# How are the transverse velocity and proper motion of a star related?

For a star the proper motion, $\mu$, is usually measured in arcseconds per year. The diagram below illustrates how the quantities of radial, tangential and true velocity are related. The radial and tangential velocities are clearly components of the true velocity that have been resolved usefully relative to an observer on the Sun.

Given a known value of $\mu$, this link states that the tangential velocity, $V_\theta$, is related to the proper motion by the equation

$$V_\theta = 4.7\mu d$$

where $d$ is the distance, and $V_\theta$ is the tangential velocity. I am unsure of where the factor of $4.7$ comes from. However, other sources give it as $V_\theta = \mu d$, although they do not define any units.

Could anyone confirm the units of the above quantities, and which equation is correct, as well as the origin of the 4.7?

• Note that in the eqn with the factor 4.7 the units of $\mu$ are arcsec/yr. That eqn is only correct for the inconsistent units given - ie km/s $\ne$ arcsec/yr x parsec. If you convert to consistent units you'll get the 2nd equation which is correct for any set of consistent units, eg km/s = rad/s x km. The equation is just $v=\omega r$. Oct 28, 2017 at 21:16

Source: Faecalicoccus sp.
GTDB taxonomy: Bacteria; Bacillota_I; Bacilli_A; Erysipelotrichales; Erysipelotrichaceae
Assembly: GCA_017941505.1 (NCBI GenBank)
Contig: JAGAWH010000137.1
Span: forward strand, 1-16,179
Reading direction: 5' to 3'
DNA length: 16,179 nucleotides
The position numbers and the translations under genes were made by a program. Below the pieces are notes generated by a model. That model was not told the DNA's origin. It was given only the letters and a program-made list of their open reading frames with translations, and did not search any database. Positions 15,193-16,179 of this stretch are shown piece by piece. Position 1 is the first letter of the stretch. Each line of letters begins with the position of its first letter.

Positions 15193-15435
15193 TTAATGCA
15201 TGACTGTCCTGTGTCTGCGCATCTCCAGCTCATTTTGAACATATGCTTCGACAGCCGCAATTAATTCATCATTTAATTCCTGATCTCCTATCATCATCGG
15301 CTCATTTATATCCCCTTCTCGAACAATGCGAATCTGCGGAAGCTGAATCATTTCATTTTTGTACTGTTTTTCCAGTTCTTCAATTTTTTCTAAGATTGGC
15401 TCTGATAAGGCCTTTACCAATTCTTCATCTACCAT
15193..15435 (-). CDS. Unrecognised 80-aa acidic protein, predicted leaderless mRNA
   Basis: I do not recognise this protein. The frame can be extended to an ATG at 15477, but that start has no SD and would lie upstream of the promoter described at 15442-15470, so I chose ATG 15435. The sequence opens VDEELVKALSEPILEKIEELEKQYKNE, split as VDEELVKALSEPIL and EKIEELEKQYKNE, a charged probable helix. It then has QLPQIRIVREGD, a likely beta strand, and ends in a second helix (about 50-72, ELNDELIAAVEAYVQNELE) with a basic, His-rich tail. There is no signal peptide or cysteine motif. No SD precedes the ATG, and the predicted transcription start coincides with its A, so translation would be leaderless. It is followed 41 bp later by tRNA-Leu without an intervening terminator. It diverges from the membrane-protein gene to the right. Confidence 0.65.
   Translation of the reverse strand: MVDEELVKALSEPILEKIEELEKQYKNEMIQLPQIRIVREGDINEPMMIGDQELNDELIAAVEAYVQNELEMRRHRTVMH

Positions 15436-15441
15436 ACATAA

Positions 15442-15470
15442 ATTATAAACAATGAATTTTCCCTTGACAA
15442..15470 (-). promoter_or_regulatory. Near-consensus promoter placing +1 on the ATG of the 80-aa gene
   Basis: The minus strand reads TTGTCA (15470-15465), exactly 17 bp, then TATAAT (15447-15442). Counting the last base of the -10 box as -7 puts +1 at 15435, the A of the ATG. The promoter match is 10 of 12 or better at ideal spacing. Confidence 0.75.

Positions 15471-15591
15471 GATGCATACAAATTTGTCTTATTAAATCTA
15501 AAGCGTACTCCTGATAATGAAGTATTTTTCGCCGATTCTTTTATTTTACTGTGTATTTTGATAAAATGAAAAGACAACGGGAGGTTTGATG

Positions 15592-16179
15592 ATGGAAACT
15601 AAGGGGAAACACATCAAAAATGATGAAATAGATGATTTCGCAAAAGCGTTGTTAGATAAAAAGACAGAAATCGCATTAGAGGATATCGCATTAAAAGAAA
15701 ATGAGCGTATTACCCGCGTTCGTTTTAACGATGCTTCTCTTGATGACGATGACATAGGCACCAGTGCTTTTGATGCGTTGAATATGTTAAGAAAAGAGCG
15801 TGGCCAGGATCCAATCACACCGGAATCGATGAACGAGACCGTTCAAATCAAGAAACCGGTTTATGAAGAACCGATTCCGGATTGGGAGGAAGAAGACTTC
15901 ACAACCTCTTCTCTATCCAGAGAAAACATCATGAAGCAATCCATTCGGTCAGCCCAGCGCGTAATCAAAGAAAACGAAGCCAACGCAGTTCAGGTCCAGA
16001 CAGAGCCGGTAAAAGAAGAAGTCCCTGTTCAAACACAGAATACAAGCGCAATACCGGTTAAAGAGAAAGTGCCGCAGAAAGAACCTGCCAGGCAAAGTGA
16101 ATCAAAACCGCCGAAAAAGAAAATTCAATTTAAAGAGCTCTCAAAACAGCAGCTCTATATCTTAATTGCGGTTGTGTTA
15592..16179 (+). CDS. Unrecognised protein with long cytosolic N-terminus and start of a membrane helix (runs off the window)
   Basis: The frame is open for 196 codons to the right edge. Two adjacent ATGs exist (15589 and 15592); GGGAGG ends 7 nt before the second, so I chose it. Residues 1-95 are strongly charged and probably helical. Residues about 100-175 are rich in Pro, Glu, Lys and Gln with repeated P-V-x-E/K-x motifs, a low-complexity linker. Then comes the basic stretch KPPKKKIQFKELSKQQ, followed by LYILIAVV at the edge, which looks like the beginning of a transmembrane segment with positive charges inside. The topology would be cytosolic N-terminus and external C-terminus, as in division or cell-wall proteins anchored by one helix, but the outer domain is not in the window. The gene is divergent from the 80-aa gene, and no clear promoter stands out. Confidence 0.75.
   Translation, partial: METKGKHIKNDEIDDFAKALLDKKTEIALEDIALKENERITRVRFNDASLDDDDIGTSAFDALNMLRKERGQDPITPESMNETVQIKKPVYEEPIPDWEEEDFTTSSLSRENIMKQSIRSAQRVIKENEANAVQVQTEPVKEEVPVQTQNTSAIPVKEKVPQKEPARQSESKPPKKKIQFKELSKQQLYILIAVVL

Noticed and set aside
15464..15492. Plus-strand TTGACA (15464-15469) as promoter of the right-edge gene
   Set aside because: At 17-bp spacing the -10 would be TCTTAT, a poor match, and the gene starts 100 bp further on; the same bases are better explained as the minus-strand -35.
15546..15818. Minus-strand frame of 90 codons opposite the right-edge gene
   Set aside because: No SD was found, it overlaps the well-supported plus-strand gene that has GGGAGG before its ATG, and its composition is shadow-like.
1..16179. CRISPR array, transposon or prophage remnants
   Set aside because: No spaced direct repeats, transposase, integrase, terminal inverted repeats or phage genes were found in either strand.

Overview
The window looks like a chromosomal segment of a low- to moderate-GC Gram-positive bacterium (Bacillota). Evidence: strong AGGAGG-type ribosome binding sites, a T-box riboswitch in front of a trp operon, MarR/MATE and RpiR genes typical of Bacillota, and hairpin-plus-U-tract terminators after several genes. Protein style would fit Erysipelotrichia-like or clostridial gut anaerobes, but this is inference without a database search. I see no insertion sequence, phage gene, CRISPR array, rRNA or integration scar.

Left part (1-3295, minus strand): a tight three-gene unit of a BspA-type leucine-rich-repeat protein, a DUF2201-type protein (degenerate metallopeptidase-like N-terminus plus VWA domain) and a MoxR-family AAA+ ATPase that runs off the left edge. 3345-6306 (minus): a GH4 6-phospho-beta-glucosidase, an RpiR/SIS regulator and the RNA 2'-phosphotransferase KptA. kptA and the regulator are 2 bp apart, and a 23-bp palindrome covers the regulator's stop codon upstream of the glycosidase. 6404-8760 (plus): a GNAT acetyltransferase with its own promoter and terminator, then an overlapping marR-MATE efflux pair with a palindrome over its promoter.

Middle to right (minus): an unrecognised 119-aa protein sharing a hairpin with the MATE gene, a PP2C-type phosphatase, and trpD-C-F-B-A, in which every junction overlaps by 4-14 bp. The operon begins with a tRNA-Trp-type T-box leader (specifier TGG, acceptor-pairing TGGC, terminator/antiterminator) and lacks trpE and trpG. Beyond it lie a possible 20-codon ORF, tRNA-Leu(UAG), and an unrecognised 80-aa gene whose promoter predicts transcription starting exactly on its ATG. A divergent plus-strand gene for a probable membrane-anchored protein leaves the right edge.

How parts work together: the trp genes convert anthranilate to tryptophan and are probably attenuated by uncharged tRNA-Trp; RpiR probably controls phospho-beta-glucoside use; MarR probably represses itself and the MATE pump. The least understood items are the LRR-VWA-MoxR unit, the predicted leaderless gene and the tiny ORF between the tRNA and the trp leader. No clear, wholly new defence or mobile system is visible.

Both equations are correct. The factor of $4.7$ comes from the unit conversion:
$$\frac{({\rm arcsec}\,{\rm yr}^{-1})({\rm pc})}{{\rm km}\,{\rm s}^{-1}} = \frac{(4.84\times10^{-6}\,{\rm rad})\,(3.154\times10^{7}\,{\rm s})^{-1}(3.086\times10^{13}\,{\rm km})}{{\rm km}\,{\rm s}^{-1}} = 4.7$$
Note that I've used the "small angle approximation" $\sin(x)\approx x$ for $x\approx0$, so I can treat ${\rm rad}$ as dimensionless.
If you use simple $V_{\theta}=\mu d$, you will get the same answer, but when you input the values you'll need to do any applicable unit conversion yourself.
The coefficient is $$k=\frac{\pi c p}{648000}\approx 4.74$$ where $$c\approx 299792.458$$ is the speed of light in km/s and $$p\approx 3.261563777$$ is the number of light-years in 1 parsec.